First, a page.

September 29, 2003
Fewer Children Exposed to Smoke at Home
Ottawa – Physicians for a Smoke-Free Canada (PSC) today released figures showing that smoking in Canada has fallen at the fastest rate and to the lowest levels in modern history. The group attributes this decline to policy measures introduced by federal, provincial and municipal governments and the supportive actions of health professionals and charities.
“In recent years, Canadians have been demanding better programs to reduce smoking, and governments have been providing them” explained PSC president, Dr. Atul Kapur. “These initiatives are paying off: fewer people are smoking, fewer teenagers are experimenting with cigarettes and fewer children are exposed to second hand smoke in their homes.
Results from Health Canada’s annual smoking survey, the Canadian Tobacco Use Monitoring Survey (CTUMS), show that since 1999:
“This remarkable progress shows the benefit of public interventions and the value of collaboration between governments and civil society in designing those interventions,” said Dr. Kapur.
In 1999, health departments from all levels of government worked with non-governmental organizations to develop a renewed national strategy on tobacco (called “the New Directions for Tobacco Control in Canada”). This strategy adopted the comprehensive approach to tobacco recommended by the World Health Organization and other recognized scientific bodies. A comprehensive tobacco strategy includes multiple public interventions (such as taxes, advertising bans, restrictions on smoking in public places, etc).
The national strategy for tobacco has been adopted in each jurisdiction in varying ways: at the federal level it resulted in new health warnings on cigarettes, new mass media campaigns, increased constraints on tobacco promotions, increased funding for tobacco programmes, increased tobacco taxes and other measures. Provincial governments have launched parallel initiatives, such as the removal of tobacco displays in retail outlets in Saskatchewan and Manitoba. During the same period, many municipalities introduced bans on smoking in bars and restaurants.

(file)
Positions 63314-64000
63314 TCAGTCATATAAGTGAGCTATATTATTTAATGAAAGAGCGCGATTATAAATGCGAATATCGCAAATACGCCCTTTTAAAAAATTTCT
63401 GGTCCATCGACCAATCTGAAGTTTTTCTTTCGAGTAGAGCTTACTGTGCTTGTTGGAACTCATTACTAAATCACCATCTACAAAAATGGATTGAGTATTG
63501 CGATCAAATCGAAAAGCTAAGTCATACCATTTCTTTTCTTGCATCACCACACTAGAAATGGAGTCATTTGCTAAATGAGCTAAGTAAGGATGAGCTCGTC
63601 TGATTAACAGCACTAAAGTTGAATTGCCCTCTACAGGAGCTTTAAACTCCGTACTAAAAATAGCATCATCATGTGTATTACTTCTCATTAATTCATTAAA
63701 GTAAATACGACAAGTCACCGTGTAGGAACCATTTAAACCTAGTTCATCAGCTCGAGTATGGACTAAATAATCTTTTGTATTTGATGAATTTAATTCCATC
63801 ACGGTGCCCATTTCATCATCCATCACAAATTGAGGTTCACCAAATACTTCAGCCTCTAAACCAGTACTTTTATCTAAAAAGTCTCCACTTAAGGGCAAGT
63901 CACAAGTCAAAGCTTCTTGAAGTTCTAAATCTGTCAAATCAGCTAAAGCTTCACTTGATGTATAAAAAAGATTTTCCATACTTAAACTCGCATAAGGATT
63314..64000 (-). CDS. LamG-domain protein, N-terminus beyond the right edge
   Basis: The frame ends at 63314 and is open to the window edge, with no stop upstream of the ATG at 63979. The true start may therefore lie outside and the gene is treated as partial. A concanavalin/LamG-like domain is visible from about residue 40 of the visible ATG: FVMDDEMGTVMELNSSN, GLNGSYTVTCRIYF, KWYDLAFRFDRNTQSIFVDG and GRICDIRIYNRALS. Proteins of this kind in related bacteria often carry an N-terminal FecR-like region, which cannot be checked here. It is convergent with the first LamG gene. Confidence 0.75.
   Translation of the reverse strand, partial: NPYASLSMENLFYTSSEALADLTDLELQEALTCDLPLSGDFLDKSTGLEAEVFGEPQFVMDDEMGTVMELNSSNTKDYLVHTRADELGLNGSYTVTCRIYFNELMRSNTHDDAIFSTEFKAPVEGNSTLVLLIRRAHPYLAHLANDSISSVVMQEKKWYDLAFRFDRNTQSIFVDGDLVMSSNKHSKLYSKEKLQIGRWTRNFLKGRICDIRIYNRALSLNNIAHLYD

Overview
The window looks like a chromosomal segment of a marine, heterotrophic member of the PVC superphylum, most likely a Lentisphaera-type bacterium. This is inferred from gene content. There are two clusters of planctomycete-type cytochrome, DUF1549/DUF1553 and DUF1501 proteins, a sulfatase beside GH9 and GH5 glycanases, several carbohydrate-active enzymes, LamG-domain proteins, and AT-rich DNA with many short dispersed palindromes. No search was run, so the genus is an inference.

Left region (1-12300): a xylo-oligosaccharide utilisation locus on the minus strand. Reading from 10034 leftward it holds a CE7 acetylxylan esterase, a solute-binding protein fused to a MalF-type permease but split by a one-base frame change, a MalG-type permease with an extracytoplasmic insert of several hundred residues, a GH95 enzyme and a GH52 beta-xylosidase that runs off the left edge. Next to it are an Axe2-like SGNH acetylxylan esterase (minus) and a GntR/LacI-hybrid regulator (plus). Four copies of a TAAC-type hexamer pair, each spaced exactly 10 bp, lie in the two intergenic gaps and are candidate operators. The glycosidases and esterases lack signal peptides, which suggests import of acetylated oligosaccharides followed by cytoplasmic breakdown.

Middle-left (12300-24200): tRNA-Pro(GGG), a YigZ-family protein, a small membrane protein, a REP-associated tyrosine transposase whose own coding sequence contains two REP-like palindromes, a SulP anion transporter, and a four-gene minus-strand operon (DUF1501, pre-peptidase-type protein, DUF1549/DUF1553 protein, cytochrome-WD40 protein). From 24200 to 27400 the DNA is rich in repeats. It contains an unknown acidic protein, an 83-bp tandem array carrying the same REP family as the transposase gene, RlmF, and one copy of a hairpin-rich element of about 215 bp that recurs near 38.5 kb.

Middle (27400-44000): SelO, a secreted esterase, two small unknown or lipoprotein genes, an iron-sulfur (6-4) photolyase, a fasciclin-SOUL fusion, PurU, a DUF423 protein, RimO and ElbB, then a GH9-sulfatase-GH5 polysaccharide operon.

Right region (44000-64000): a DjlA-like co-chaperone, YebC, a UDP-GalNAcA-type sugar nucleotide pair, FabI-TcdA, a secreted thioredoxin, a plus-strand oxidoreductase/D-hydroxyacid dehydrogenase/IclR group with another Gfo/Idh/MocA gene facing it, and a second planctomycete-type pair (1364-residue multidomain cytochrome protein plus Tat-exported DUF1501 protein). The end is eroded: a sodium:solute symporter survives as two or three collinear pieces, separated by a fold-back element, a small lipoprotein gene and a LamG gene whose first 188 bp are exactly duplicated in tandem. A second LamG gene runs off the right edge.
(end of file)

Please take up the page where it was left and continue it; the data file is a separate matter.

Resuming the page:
“While good progress has been made, there is no reason to be complacent,” cautioned Dr. Kapur. “These early results confirm that public interventions work, and encourage us to develop even more effective interventions. With 5.5 million smokers remaining, tobacco use continues to be the single largest preventable cause of death and disease in Canada.”
Physicians for a Smoke-Free Canada is calling on governments to implement further restraints on tobacco promotions (they remain legal in publications, in bars and through product displays in stores), to use tax measures to reduce the availability of cheap cigarettes, to protect all workers and the public from exposure to second hand smoke and to hold tobacco companies responsible for the harm they have caused.
With four other health agencies, PSC today published an advertisement in the Ottawa “Hill Times” paying tribute to recent gains in tobacco control
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For information: Cynthia Callard, Executive Director 613 233 4878
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Last revised: January 16, 2015
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